Fred Oakman is a local musician from Meadville, Pa., who has performed with three different bands, as well as played solo shows for over 10 years. With a new group and record under his belt, Fred tells us all about the life of a musician, what it means to do what you love, and the sound of sticking your head outside of car windows.

Q:        Let’s start right off the bat and talk about the new record – In the Fire of My Youth. Where did a lot of the lyrical themes of the record come from?

A:        I wrote the lyrics for this album over a very lengthy timeframe. Three of us came from a band called Signal Home (SH), and some of the lyrics were written towards the end of that band’s lifetime. But, some of them were written after Signal Home called it quits, and some written after OIBL had already formed. I only ever find myself writing lyrics when I feel like I’ve got to get something off my chest, if I’ve been dwelling internally for too long on something.

The song “You’ll be Missed” deals a lot with the grind of being a musician and my realistic point of view at the time, in fact a lot of the songs on the album are rooted in what I was dealing with after SH broke up.

“You’ll be Missed” may come off jaded to some listeners, but those lyrics are angry for me and I don’t usually get too rattled. It’s pretty much me telling everyone, ‘I’m done with music. I’ll miss this, but I really can’t put life off for too much longer.’ But at the same time feeling like ‘I really wish I could still do music…’ You can hear the same theme in a lot of the songs on this album.

Q:        How does One if By Land differ from other projects you’ve been involved with? What kinds of bands influence OIBL?

A:        The main difference between OIBL and every other project I’ve done (with the exception to my solo stuff) is that we truly don’t care what people think about us. We’re not trying to impress anybody, and we’re literally just out there doing what we love to do. A lot of bands say that, but over the years I think that most bands don’t truly mean that. We just want to write the best songs we can right now, record them as fast as we can, and get them out to people.

Other bands that have influenced us really fluctuate. I don’t listen to a whole lot of music anymore. I need to. Troy listens to everything under the sun. Paul and Jim, I have no idea what those dudes listen to anymore.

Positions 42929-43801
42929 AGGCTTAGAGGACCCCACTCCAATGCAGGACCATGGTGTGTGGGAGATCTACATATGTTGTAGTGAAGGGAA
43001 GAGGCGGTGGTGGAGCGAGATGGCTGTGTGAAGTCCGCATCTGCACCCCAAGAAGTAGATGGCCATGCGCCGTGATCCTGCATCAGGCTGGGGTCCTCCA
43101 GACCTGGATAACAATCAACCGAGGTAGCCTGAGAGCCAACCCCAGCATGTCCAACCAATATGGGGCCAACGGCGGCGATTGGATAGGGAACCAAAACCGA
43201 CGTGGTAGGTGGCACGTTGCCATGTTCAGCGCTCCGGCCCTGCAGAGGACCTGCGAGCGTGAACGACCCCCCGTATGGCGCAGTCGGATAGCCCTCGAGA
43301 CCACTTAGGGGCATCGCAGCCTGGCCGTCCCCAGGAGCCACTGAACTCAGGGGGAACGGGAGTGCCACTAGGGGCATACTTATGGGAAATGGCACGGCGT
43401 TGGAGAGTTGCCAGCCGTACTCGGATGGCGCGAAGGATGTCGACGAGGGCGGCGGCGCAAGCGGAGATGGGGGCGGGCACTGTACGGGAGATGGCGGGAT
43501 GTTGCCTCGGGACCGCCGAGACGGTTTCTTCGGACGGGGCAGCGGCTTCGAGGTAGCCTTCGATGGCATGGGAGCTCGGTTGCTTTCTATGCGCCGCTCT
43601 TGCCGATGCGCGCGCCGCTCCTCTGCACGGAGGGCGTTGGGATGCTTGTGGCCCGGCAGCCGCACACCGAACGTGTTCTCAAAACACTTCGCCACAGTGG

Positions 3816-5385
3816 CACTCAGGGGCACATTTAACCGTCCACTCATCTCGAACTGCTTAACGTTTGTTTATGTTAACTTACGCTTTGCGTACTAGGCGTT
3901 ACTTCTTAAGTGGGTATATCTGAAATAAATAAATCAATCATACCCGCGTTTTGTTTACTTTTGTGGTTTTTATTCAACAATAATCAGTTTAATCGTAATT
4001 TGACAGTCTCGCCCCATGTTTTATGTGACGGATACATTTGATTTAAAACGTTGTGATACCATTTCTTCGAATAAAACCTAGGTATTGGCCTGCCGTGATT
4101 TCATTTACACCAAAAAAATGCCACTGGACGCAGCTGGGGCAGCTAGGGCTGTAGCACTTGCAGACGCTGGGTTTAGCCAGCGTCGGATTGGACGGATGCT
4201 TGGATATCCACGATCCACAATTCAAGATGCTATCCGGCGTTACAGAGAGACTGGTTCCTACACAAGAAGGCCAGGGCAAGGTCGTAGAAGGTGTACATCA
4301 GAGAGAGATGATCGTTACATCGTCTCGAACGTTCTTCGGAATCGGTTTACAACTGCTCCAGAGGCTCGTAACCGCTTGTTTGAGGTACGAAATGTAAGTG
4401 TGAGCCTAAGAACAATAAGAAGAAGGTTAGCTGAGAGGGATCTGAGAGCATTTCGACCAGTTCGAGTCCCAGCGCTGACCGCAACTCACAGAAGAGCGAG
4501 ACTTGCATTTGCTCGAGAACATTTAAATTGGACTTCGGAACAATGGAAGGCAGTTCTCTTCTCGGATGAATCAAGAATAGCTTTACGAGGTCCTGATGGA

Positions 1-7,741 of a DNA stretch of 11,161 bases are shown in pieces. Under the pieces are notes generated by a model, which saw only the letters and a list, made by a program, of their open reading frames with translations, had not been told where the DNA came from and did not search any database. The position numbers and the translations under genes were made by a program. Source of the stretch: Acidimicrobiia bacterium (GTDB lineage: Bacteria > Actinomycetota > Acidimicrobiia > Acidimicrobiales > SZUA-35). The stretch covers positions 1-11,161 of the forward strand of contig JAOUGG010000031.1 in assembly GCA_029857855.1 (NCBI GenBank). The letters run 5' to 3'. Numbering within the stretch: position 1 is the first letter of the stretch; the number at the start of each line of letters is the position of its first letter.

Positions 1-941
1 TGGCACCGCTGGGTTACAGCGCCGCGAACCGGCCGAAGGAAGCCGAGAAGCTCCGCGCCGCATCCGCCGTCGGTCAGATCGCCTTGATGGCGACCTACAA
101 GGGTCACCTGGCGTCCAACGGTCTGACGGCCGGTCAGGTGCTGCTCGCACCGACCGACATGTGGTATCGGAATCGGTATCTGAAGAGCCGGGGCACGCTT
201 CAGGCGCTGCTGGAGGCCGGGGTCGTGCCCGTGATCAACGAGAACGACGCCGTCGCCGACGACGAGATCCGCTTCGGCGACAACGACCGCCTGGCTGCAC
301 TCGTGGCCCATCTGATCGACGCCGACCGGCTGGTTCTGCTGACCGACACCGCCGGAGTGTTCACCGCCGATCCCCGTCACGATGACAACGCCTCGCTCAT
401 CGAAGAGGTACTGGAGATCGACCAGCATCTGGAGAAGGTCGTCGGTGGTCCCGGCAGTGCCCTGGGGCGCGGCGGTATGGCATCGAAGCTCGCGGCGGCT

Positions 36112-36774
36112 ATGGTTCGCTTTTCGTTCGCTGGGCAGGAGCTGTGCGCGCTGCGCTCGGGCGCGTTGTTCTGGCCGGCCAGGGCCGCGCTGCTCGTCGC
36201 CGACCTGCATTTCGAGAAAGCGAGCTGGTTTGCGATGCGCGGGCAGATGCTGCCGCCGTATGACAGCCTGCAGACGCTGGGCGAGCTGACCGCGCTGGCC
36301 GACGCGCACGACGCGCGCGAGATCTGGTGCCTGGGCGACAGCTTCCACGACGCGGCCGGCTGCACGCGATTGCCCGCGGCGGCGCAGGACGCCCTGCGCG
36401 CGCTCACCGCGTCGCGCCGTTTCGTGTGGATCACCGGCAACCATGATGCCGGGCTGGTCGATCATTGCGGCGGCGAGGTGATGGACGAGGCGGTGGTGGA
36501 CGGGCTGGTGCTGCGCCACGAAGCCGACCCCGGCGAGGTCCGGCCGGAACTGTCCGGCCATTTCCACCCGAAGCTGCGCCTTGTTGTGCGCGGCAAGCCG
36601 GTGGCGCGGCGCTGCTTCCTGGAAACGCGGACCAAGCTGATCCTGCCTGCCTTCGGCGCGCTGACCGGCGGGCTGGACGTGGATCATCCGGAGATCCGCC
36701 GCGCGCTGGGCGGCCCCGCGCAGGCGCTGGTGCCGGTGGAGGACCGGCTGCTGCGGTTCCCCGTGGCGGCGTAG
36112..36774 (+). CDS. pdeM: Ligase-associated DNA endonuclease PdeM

We really don’t talk about other bands when we get together with the exception of when we write. That’s how we communicate. It’ll be like, “Let’s do something like you’d hear on a Fat Wreck album, or let’s do something a little more spacey.”

Q:        Do you have anything in the works for the near future?

A:        I’ve been trying to get my ducks in a row to release my first full-length solo album. I have well over 20 songs written, and I just haven’t been in the right scenario to record them yet.

We had to keep it a secret for a while, but OIBL is going to be featured on the “20 Years of Hell” 7” subscription series that A-F Records is putting out. We’ll be featured on Vol. 4, and it should be out this February. We’re really excited to release a previously unreleased track on that, as well as one from our full-length album. Those two songs were re-mastered and sound perfect on vinyl in our opinion. We’re super excited about that.

Q:        How long have you been playing music?

A:        Every single dude in the band has been playing for over 10 years now. That’s not just playing, that’s touring, writing and putting out albums. I started guitar when I was like 14, and I’m 32 now, so… quite a while.

Q:        What advice would you have for future musicians?

A:        Well, set your goals, stay focused, and know that it’s really a trial and error experiment – all of it. Being a musician in a band is a wild ride of learning, writing, playing, losing money, sacrificing a steady job and just having a blast. If you set out with the goal of getting signed, or getting money, or being on TV or the radio, I personally feel like that’s the absolute worst way to approach music. Do it because it makes you happy, not because you’re trying to impress someone or prove to people you are good at something. Do it for you.